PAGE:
I had never felt pain in this muscle before, but once the massage was over I felt huge relief from my wrist pain and elbow pain. Afterwards I read this article on Massage Today, which lists the symptoms caused by an overly tight subscapularis muscle. The symptoms? Wrist pain. More specifically, referred pain (pain in an area that isn't the source of the problem) in the back of your shoulder, the underside of your arm, and wrist pain. Just follow the little red dots the picture below. If these are your symptoms, the subscapularis might be a cause.
Referred Wrist Pain from Trigger Points in the  Subscapularis





So, how do you self-massage your subscapularis muscle? Take a tip from the sky, and get yourself a foam roller. Your wrists may thank you.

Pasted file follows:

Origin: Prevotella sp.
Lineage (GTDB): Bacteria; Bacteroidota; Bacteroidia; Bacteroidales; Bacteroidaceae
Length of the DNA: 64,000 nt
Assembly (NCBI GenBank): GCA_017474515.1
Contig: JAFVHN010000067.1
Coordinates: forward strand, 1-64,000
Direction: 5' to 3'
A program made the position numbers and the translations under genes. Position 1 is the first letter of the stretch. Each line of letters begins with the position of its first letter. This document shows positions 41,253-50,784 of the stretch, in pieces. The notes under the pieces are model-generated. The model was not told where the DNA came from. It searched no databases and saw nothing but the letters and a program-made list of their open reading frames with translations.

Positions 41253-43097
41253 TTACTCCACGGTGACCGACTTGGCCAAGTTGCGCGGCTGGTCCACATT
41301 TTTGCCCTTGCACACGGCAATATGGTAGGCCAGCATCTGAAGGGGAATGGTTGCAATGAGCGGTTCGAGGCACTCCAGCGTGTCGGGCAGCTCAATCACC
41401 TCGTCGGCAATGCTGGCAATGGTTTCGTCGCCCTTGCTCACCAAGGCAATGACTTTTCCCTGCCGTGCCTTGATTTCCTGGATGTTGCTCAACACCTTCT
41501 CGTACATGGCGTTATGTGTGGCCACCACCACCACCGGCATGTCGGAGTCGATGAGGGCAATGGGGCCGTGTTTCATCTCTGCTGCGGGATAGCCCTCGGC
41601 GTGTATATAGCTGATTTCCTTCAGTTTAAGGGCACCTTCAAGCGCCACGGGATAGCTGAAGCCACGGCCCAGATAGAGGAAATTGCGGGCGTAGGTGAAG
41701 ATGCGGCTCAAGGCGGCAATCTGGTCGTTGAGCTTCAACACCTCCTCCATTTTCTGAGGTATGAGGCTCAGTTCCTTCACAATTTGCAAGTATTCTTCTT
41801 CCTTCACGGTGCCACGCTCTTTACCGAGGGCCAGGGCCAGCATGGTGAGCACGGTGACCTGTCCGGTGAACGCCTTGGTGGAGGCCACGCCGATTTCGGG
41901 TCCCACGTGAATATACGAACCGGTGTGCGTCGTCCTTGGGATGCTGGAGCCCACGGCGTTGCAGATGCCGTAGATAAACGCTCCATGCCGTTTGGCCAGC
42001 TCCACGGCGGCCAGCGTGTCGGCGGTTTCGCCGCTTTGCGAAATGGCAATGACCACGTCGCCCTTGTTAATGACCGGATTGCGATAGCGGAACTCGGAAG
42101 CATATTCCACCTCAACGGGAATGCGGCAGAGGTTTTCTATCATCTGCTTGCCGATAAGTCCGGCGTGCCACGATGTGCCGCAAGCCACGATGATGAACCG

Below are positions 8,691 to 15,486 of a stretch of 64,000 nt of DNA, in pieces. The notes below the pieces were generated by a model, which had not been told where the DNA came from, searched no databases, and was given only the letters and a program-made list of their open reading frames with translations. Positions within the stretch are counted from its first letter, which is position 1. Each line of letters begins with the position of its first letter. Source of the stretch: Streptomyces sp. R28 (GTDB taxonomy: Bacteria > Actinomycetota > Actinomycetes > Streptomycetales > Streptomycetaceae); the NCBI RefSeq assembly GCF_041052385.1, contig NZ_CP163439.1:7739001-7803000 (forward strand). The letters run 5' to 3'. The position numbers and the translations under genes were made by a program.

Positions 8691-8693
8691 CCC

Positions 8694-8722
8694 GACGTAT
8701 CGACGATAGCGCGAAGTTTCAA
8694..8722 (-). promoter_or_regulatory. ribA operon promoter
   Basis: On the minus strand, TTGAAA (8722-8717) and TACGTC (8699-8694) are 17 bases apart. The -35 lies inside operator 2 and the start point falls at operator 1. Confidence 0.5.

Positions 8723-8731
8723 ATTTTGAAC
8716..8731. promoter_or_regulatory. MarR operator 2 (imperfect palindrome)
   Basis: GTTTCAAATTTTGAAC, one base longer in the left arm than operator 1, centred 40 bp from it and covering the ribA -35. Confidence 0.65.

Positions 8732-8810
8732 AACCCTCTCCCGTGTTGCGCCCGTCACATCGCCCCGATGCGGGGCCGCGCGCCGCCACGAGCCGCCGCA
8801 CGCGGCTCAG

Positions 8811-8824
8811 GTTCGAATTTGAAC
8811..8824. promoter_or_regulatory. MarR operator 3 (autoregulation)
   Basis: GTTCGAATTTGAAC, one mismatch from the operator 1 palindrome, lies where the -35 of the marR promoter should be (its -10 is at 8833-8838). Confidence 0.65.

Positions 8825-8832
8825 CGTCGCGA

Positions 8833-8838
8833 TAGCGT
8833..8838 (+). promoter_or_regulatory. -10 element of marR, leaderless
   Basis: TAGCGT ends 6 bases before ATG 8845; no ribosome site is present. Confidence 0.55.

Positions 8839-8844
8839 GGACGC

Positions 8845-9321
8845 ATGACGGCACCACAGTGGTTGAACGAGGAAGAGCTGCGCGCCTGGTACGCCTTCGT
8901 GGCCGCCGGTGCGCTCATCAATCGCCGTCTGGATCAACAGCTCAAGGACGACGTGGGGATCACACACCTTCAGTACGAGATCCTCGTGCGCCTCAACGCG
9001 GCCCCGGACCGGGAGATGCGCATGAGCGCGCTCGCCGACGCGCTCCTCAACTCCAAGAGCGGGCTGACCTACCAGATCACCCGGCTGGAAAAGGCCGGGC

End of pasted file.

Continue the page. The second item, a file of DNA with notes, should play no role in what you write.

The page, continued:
Jul 30, 2009

The Dangers of Painkillers for Carpal Tunnel and RSI

If you have to take a pill to counteract another pill, why not just cut them out altogether?

Are wondering how to treat carpal tunnel symptoms? If so, take my advice and don't use painkillers. When I first went to a doctor complaining of wrist pain, she immediately offered me Vicodin. I declined, opting instead to take her suggested daily dose of Ibuprofin. What she didn't tell me was that continuing to take this drug for over a month could give me ulcers and stomach bleeding, and sure enough, one month later I was doubled over in pain after every meal. When I told her this during a follow up visit, she recommended another pill to protect my stomach lining. This seemed pretty counter-intuitive to me. If you have to take a pill to counteract another pill, why not just cut them out altogether? The Ibuprofin wasn't working anyway. I got more pain relief from heating pads and tiger balm. So I stopped taking pain killers, and within a couple months my stomach was back to normal. My wrist pain, unfortunately, was still the same.